Why are Americans always cast as the well-meaning innocents and others as the bad actors?
What happens when a group of radical idealists tries to live together?
Two new books help us talk about what it means to be transgender in a changing world.
Thoreau's beautiful writing, biographer Laura Dassow Walls shows, is scripture waiting to be heard.
Paul Willis's poems reveals epiphanies in the midst of everyday life.
Jenna Weissman Joselit reveals how the Ten Commandments have shaped U.S. law and identity.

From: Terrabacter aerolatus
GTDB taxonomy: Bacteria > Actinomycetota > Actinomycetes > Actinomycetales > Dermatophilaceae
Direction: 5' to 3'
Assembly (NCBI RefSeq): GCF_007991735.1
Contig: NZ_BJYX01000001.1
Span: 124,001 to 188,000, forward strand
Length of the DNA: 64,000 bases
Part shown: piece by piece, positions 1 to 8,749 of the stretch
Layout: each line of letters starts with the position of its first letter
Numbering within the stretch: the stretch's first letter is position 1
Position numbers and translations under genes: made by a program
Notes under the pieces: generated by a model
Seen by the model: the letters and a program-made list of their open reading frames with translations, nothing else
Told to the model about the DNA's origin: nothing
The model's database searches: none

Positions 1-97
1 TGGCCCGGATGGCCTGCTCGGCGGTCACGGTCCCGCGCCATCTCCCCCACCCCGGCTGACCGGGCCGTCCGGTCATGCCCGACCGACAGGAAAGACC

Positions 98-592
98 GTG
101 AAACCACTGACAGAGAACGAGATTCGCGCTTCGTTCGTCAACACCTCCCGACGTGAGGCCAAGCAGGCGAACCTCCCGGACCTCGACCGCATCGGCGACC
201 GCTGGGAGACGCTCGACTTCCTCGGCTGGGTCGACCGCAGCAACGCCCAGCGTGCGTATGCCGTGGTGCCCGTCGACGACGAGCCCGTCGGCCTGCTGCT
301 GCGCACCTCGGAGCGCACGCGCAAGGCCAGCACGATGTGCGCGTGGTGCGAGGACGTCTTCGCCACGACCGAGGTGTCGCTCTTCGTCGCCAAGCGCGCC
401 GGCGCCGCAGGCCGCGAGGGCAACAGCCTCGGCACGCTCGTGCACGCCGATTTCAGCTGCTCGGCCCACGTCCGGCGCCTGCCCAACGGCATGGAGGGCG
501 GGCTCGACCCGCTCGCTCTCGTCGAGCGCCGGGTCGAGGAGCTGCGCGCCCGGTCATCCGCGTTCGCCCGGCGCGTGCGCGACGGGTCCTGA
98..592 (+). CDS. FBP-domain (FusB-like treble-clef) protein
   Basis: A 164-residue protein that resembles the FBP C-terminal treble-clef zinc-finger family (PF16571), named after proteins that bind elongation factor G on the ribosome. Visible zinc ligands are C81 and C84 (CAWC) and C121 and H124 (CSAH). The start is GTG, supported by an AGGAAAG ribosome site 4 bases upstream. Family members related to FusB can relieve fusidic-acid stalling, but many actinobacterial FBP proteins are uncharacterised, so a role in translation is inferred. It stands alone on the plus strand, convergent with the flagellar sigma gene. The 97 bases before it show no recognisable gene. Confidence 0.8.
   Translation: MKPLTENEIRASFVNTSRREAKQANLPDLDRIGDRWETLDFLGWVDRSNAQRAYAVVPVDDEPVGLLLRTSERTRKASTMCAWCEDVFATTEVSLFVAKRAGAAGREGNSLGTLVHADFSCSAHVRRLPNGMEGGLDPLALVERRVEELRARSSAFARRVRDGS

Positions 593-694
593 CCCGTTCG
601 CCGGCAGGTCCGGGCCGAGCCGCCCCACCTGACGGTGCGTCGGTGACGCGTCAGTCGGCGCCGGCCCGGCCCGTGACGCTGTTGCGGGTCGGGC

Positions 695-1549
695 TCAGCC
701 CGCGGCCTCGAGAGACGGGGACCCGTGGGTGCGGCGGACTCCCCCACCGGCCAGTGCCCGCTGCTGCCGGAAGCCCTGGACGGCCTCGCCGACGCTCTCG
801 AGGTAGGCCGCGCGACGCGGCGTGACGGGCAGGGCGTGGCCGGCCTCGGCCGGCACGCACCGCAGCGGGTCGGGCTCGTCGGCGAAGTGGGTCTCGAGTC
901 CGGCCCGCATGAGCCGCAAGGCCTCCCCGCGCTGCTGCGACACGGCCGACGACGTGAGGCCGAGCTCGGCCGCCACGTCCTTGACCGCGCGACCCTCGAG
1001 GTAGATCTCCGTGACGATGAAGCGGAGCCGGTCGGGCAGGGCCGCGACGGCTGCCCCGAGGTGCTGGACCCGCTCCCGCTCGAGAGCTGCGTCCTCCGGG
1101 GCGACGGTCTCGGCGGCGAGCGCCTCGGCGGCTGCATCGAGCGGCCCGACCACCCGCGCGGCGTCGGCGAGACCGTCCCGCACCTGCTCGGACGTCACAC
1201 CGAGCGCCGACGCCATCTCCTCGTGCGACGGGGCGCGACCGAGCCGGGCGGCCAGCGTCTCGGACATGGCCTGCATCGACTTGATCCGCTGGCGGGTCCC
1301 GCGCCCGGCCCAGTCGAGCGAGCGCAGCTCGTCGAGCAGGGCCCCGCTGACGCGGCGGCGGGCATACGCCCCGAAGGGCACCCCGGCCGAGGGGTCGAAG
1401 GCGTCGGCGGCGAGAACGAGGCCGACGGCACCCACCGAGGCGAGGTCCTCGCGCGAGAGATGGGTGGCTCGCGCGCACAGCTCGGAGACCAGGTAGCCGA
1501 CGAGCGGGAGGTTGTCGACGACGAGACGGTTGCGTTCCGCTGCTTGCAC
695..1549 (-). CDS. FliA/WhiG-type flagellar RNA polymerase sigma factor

Tain Gregory was new to Sandy Hook Elementary School when the mass shooting happened, but the faith that helped him respond had been a long time in the making.
An end-of-the-world scenario, whether scientific or religious, should reorient us—but toward what?
H. K. Bush's tale revolves around the challenges of a Western academic's encounter with the East.
More than a memoir, Kate Hennessy's book about her grandmother is a participant biography written from the inside out.